Hsieh brings unorthodox style to center stage at Aussie Open
MELBOURNE, Australia (AP) — In an era of power tennis, Hsieh Su-wei plays a very different game full of two-handed drop shots, artful lobs and deceptively spinning slices.
She calls it playing “Su-wei” style tennis. And on Monday, she nearly knocked off her second Grand Slam champion at the Australian Open, frustrating Angelique Kerber for more than two hours with her unorthodox game before falling 4-6, 7-5, 6-2 in their fourth-round match.
It was the furthest the 32-year-old Taiwanese doubles specialist had progressed at a major since reaching the round of 16 at Melbourne Park in 2008.
Kerber may have prevailed, keeping her 13-match win streak to start the season alive, but said afterward that Hsieh’s game can be incredibly tricky.
“I was always like, ‘this is impossible how she hit the ball.’ All the time she had the better answer. If she goes down the line, then she had the drop shot. She went to the net, and I was — I don’t know where I was,” she said. “I was just trying to stay a little bit relaxed and say to myself, ’OK, next point.”
Kerber wasn’t the only one having troubles with “Su-wei” tennis at the Australian Open. After surviving a tight match with qualifier Lin Zhu in the first round, Hsieh upset Wimbledon champion Garbine Muguruza and then beat former Wimbledon finalist Agnieszka Radwanska, each time displaying her deft touch at net and full range of creative shot-making.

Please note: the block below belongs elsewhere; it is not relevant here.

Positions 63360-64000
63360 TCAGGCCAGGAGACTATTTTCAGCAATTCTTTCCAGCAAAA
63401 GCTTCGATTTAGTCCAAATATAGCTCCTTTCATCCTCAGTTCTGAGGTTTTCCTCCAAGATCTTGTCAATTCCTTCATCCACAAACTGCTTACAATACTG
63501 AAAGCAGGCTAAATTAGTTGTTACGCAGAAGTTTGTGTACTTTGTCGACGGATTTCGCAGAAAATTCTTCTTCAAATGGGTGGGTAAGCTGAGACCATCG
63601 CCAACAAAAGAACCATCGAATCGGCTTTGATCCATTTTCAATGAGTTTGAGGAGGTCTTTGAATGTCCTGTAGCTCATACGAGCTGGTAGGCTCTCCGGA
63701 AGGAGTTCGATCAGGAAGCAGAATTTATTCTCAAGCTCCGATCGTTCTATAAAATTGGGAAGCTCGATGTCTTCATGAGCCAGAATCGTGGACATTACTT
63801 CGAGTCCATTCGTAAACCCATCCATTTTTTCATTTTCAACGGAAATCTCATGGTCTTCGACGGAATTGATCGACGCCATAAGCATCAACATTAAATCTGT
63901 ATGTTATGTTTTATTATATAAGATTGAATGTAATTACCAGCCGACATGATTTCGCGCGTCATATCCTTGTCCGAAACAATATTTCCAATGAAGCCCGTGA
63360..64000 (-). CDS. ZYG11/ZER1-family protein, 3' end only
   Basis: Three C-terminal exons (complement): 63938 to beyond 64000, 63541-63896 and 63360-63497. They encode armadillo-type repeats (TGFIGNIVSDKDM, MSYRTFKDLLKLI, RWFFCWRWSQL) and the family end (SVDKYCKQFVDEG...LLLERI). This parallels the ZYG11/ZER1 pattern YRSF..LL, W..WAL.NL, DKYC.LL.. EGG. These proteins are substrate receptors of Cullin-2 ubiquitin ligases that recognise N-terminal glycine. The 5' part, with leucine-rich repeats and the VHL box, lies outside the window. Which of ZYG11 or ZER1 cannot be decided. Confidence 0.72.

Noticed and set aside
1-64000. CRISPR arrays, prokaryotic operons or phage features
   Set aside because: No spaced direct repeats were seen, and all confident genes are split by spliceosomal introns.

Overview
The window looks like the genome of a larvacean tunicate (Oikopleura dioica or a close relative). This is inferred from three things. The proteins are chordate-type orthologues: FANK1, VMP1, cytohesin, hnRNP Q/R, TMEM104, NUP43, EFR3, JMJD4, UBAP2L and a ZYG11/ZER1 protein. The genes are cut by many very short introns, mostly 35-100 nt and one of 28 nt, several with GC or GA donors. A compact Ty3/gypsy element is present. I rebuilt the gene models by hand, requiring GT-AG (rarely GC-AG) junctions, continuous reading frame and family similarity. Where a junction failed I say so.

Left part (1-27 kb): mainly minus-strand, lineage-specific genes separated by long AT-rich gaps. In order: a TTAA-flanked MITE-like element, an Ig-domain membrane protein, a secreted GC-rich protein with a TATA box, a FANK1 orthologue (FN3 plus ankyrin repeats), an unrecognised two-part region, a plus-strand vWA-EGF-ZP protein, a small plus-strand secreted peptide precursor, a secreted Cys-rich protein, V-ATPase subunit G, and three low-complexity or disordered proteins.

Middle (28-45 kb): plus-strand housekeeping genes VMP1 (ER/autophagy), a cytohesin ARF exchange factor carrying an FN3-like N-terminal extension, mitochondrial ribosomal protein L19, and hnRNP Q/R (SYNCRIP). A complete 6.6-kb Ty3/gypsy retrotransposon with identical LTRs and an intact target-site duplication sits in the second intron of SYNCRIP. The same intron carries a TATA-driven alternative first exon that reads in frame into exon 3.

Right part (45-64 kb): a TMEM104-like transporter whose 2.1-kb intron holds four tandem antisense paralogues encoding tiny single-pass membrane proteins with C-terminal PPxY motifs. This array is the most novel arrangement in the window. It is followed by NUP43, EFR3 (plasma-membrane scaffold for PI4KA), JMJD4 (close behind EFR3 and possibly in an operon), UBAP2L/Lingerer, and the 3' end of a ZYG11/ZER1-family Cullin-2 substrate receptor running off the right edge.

Sometimes Hsieh doesn’t know where the shots are going to go.
“I call like to play freestyle,” Hsieh said. “If I don’t have a plan, then I do whatever I can. When the ball comes, I decide at the last moment where to hit, so sometime the girls say, ‘Oh, I don’t know where she hit.’ But sometimes I don’t know where I hit, too.”
Though she’s had modest success in singles, the 32-year-old Hsieh honed her unusual playing style and enjoyed her best results in doubles. She’s won the French Open and Wimbledon doubles titles with China’s Peng Shuai and was the first Taiwanese woman to reach No. 1 in the doubles rankings.
Hsieh and Peng are still alive in the doubles at the Australian Open, as well, reaching the quarterfinals.
She credits long-time coach Paul McNamee, a former Australian No. 1 in doubles and former tournament director of the Australian Open, with encouraging her to continue playing singles, even after she rose to the top in doubles.
“At the beginning I was ranked 343, around there, and then he pushed me to play some singles tournament. I was thinking, ’Why is he sending me to play the singles?” she said.
The dedication to both games has paid off for Hsieh, who also notched a win over No. 8 Johanna Konta at the French Open last year and will see her singles ranking rise to near No. 70 after the tournament. (Her highest singles ranking is No. 23.)
“You know, it’s always good to come back after 10 years and you make fourth round again,” she said. “I thinking if I try to work a little bit harder maybe I can, I hope I can have more success.”